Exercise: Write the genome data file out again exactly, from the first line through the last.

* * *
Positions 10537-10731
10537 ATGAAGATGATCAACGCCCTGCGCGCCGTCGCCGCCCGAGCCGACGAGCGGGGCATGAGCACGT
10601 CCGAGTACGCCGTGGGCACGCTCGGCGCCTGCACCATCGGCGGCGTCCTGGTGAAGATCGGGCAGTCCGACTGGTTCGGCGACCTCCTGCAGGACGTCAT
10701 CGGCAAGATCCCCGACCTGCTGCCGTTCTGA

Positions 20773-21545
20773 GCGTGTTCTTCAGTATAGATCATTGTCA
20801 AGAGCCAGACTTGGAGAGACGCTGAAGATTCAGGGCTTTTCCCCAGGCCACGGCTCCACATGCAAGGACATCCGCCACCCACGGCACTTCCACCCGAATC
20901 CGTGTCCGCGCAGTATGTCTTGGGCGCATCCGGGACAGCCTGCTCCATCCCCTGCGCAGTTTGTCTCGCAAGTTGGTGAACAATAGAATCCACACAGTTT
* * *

Positions 10537-10731
10537 ATGAAGATGATCAACGCCCTGCGCGCCGTCGCCGCCCGAGCCGACGAGCGGGGCATGAGCACGT
10601 CCGAGTACGCCGTGGGCACGCTCGGCGCCTGCACCATCGGCGGCGTCCTGGTGAAGATCGGGCAGTCCGACTGGTTCGGCGACCTCCTGCAGGACGTCAT
10701 CGGCAAGATCCCCGACCTGCTGCCGTTCTGA

Positions 20773-21545
20773 GCGTGTTCTTCAGTATAGATCATTGTCA
20801 AGAGCCAGACTTGGAGAGACGCTGAAGATTCAGGGCTTTTCCCCAGGCCACGGCTCCACATGCAAGGACATCCGCCACCCACGGCACTTCCACCCGAATC
20901 CGTGTCCGCGCAGTATGTCTTGGGCGCATCCGGGACAGCCTGCTCCATCCCCTGCGCAGTTTGTCTCGCAAGTTGGTGAACAATAGAATCCACACAGTTT